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Letter #2119

Ioannes DANTISCUS to Tiedemann GIESE
Heilsberg (Lidzbark Warmiński), 1539-03-19

English register:

Having perused the copy of the Gdańsk Council’s letter to the King, received from Giese, Dantiscus reassures the addressee that the stance of the people of Gdańsk being different from their own does not pose any threat, and could even help Giese win favour with the King.

Dantiscus writes at length about his actions regarding the scandal caused in his diocese and cathedral chapter by the marriage of Alexander [Sculteti] and his begetting of progeny as well as the growing opinion that Alexander is an atheist and Sacramentarian.

Called upon by Dantiscus to dismiss the harlot and progeny, Alexander promised to comply if the others [canons Leonard Niederhoff and Nicolaus Copernicus] did the same. The concubine of one of them [Niederhoff] is no longer alive, while the other [Copernicus] has promised to comply if Alexander does not rebel – but the latter is carrying on as if Dantiscus had no jurisdiction in spiritual matters. That is why Dantiscus has exercised his judicial power against him and will not neglect any legal means available; therefore if it comes to a trial, Alexander’s madness and Dantiscus’ powers will be proved.

The Bishop expects that, having considered the matter, Giese will not support a resumption of the trial, which would give Alexander freedom to continue sinning. But if the trial needs to take place in Rome, Dantiscus is sure of the support of the King, the Episcopate and also God, whom he begs to bring Alexander to his senses.

Dantiscus is especially outraged by Alexander’s wish that his concubine be allowed to live in the house built with the Chapter’s money and vacated after the death of Felix [Reich]. This is supposed to be a way of (ostensibly) sending away the concubine.

Dantiscus does not share Giese’s fears that using Church censure against Alexander will disturb the holy time [of Easter] and could harm the Church. In his opinion, tolerating scandals will bring even greater outrage upon the Church. Dantiscus emphasises that he is not guided by bitterness but by the fear of God, by conscience and a sense of duty. He thinks activity harmful to the soul should not be tolerated for reasons of friendship or someone’s meritorious service. He asks the addressee to view this letter as being sincere and friendly.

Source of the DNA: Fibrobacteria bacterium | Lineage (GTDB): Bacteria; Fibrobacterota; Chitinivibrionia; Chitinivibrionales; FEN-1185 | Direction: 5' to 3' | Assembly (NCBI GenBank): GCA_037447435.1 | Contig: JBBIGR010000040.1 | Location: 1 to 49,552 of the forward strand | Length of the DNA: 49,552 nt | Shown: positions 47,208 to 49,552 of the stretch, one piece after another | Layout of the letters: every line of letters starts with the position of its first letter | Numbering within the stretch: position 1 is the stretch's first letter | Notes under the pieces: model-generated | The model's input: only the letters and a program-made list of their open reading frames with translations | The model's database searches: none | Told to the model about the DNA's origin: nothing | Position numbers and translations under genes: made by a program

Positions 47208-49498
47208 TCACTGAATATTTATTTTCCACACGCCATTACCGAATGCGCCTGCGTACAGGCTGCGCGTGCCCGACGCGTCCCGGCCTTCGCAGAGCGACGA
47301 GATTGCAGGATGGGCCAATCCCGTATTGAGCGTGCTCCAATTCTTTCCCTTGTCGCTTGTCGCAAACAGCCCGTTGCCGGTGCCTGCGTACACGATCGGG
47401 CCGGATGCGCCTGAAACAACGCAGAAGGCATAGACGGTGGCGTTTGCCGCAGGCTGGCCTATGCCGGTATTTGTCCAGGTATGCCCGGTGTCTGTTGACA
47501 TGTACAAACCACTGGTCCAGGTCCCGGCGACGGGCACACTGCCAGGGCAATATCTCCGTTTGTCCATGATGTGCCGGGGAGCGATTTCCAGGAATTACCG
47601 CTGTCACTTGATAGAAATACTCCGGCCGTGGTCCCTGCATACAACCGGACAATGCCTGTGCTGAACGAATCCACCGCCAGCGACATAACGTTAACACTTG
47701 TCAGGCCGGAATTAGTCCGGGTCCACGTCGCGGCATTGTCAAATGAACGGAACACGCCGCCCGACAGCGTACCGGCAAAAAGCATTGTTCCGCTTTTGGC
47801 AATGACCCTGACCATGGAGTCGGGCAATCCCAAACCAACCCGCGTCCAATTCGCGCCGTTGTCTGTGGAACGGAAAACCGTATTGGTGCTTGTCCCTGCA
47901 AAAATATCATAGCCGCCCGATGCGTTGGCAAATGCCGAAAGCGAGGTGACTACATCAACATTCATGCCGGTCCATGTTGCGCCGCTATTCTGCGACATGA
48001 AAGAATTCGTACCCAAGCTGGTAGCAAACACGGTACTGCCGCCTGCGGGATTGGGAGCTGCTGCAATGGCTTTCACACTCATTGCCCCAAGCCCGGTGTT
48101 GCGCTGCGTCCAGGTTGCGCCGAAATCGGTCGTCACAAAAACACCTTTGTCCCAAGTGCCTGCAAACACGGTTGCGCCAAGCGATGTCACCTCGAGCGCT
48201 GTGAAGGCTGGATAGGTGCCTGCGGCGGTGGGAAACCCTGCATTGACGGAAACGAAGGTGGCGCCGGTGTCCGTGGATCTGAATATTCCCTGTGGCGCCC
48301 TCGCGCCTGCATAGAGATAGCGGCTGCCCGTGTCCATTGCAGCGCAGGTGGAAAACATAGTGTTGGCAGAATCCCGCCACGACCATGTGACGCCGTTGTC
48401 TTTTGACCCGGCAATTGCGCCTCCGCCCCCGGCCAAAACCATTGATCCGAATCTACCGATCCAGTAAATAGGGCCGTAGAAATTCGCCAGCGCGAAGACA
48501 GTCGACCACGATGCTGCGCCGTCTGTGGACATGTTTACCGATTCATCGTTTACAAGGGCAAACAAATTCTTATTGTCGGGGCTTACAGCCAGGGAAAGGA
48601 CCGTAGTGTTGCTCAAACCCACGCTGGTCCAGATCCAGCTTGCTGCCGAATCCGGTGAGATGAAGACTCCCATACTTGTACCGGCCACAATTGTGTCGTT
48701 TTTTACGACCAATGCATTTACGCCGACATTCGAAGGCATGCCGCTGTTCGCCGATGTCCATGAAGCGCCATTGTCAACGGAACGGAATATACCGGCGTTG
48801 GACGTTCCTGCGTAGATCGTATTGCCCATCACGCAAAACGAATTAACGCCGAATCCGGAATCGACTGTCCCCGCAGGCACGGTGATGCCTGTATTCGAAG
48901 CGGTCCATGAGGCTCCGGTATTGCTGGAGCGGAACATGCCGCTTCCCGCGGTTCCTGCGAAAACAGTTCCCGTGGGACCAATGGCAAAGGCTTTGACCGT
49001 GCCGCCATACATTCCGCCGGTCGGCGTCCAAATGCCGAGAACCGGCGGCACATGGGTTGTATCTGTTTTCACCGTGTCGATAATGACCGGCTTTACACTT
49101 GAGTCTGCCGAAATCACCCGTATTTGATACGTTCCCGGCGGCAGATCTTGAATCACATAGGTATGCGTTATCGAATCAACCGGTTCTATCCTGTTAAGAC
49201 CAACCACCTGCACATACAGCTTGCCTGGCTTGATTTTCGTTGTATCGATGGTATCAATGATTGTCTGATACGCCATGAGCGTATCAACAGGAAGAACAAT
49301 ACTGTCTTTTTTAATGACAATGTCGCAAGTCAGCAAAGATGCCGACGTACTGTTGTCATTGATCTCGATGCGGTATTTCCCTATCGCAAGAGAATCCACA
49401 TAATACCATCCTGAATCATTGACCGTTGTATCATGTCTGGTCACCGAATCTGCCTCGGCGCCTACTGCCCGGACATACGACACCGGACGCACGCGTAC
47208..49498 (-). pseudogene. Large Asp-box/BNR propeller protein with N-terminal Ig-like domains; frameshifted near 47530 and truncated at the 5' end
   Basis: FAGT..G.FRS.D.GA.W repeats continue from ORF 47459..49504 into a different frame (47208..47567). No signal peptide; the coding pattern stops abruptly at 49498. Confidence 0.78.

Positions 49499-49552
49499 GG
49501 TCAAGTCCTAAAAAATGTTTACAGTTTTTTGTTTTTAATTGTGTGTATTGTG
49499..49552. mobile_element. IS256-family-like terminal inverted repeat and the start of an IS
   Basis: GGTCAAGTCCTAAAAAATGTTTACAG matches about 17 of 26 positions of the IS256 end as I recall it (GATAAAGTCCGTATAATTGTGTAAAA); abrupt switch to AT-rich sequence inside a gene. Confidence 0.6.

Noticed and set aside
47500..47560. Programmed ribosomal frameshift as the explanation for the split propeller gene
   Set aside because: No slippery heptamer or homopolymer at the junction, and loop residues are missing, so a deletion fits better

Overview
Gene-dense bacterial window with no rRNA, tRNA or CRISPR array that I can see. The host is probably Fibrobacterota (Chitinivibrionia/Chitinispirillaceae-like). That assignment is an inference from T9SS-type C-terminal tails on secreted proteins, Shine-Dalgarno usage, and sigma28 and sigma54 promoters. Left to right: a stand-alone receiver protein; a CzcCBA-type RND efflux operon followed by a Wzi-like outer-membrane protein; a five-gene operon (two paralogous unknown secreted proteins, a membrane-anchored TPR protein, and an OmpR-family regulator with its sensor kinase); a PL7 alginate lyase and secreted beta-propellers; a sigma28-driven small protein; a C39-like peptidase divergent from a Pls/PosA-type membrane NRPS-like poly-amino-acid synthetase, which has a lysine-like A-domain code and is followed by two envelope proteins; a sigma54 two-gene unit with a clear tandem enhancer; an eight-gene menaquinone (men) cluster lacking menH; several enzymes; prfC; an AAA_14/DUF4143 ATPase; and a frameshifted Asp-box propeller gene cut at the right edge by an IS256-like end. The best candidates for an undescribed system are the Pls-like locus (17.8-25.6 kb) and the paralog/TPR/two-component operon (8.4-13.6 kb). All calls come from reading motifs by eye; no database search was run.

An envoy of the Duke [Albrecht I von Hohenzollern-Ansbach] has just handed Dantiscus Giese’s letter containing a copy of Giese’s reply to the Duke’s letter. Dantiscus intends to write the Duke a reply in the same tone.

He wishes Giese a good trip to the cathedral [in Kulmsee]. He fears that if he were to celebrate Easter at his own cathedral in the current situation, probably none of the canons would be willing to accompany him.

Dantiscus recounts freshly received news of Samuel Maciejowski’s appointment as vice-chancellor and of the dispatch of envoys: [Jakub Wilamowski] to the Sultan [Suleiman the Magnificent], [Andrzej Tęczyński and Jan Wilamowski] to the Roman King [Ferdinand I of Habsburg] and [Hieronim] Łaski to the Elector of Brandenburg [Joachim II Hector of Brandenburg].

Dantiscus is sending Giese a poem he wrote recently [Carmen paraeneticum ad Constantem Alliopagum], asking for his corrections. His inspiration in writing the poem was an epigram dedicated to Dantiscus that Giese wrote during the pontificate of Fabian [Luzjański].




Manuscript sources:
1fair copy in Latin, autograph, address in secretary's hand, BCz, 245, p. 149-154
2register with excerpt in Latin, Polish, 20th-century, B. PAU-PAN, 8243 (TK 5), a.1539, f. 9-11
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